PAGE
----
The Dunklee Pond Dam in Rutland was completed in October 2021 with the support of The Vermont River Conservancy and Vermont Natural Resources Council with many partners including The New England Interstate Water Pollution Control Commission (NEIWPCC) in partnership with the Lake Champlain Basin Program, U.S. Fish and Wildlife Service, the National Fish Passage Program, and Vermont Department of Environmental Conservation – Clean Water Initiative Program, SLR Engineers of Waterbury, and Kings Trucking and Excavating of Cambridge.
The goal of the project was to improve river habitat and water quality, while reducing the safety risks associated with the derelict and breached 75-ft long and 10-ft high concrete dam. Dunklee Pond Dam was initially constructed in 1792 to operate a small linseed oil mill, followed by a pencil mill, a lumber mill and tannery, and then a commercial ice harvesting pond.
The dam was classified as a Significant Hazard Potential Dam, meaning there was potential for loss of life and “appreciable” economic loss if it failed, and it posed a substantial flood risk to nearby homes. Removing the dam not only improved safety for people and property, it reconnected approximately 13 miles of aquatic habitat along the Tenney Brook, a tributary of Otter Creek. Reconnecting the stream involved removing 11,300 cubic yards of sediment from the stream bed, and the creation of a new 900 ft pilot stream channel and floodplain in the former Dunklee Pond. The 1.9 acres of floodplain has been mulched and seeded with native plant species, and additional plantings of native trees and shrubs were completed in May of 2022.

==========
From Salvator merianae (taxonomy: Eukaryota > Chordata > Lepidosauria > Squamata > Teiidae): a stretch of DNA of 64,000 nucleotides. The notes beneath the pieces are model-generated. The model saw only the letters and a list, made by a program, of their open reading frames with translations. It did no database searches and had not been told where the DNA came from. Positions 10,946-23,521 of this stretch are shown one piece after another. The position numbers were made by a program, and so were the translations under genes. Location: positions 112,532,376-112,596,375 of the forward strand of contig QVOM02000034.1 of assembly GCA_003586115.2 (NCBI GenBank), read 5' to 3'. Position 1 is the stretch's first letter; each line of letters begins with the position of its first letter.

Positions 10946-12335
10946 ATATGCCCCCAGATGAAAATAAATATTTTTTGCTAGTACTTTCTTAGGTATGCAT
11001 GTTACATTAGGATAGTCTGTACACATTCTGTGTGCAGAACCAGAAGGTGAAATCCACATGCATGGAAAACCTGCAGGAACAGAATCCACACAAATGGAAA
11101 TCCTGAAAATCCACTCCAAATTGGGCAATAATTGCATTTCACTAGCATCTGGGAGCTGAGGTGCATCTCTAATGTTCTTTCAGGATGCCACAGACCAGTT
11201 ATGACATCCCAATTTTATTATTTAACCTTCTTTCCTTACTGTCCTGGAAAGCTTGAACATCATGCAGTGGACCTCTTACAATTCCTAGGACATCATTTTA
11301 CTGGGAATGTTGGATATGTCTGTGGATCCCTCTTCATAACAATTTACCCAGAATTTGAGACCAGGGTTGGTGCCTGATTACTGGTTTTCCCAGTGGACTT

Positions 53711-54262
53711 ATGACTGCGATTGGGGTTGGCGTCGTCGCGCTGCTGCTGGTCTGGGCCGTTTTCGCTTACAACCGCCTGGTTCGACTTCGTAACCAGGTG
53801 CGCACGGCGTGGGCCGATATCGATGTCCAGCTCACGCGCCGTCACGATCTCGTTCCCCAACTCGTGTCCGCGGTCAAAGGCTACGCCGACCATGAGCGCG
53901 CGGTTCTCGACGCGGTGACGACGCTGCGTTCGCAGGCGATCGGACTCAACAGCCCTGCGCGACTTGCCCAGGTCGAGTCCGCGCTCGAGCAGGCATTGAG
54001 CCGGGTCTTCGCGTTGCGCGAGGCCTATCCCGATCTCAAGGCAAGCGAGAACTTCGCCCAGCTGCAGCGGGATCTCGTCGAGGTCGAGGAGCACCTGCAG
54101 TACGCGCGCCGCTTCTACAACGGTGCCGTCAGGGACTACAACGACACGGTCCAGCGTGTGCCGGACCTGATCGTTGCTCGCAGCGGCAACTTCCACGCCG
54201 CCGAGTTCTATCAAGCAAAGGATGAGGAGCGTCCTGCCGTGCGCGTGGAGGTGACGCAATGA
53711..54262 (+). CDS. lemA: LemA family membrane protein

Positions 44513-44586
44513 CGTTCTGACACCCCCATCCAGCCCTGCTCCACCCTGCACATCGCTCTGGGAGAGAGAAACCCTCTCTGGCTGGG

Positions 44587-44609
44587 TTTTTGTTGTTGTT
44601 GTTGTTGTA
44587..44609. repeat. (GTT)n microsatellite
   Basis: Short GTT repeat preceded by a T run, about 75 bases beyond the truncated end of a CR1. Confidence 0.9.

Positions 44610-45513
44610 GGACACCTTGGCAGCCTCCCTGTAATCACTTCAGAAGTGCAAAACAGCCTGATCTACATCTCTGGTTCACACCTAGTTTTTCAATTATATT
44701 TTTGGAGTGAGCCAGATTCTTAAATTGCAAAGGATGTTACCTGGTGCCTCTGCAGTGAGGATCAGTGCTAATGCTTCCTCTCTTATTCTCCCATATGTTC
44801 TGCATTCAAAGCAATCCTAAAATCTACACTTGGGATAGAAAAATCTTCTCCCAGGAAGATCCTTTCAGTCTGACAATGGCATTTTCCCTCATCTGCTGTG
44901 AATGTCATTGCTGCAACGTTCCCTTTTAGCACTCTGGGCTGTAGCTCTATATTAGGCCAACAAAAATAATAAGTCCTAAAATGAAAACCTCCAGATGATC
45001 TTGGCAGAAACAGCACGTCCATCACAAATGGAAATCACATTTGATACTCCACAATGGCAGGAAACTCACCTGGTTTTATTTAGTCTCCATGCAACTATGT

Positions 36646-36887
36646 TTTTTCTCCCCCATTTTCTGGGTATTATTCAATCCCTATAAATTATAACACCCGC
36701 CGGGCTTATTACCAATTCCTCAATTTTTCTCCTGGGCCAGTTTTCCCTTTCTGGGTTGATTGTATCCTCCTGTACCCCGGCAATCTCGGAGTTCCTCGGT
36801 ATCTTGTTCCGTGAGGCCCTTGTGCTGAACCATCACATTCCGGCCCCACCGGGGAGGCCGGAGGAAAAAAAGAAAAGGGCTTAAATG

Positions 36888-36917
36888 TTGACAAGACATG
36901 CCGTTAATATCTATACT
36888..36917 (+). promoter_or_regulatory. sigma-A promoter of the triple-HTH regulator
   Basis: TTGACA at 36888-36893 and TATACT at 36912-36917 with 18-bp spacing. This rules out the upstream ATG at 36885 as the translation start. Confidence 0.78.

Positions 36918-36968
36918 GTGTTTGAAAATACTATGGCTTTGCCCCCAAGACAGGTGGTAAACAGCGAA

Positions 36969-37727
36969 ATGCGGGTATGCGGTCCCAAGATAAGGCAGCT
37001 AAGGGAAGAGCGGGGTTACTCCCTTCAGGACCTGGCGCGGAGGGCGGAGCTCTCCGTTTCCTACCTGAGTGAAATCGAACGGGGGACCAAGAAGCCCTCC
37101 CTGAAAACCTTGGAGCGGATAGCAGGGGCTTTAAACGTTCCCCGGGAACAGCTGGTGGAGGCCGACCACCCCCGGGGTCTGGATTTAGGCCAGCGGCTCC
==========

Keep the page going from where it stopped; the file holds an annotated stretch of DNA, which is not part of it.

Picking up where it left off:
According to River Management Engineer Todd Menees, “the dam removal project excavated about 400 pounds of phosphorus that would otherwise have reached Lake Champlain and the restored floodplain wetlands will trap future sediments from contributing to the cyanobacteria blooms in Lake Champlain.” The effects of this dam removal will be felt from the homeowners near the dam, to the shores of Lake Champlain.
Photo credits: Karina Dailey, Vermont Natural Resources Council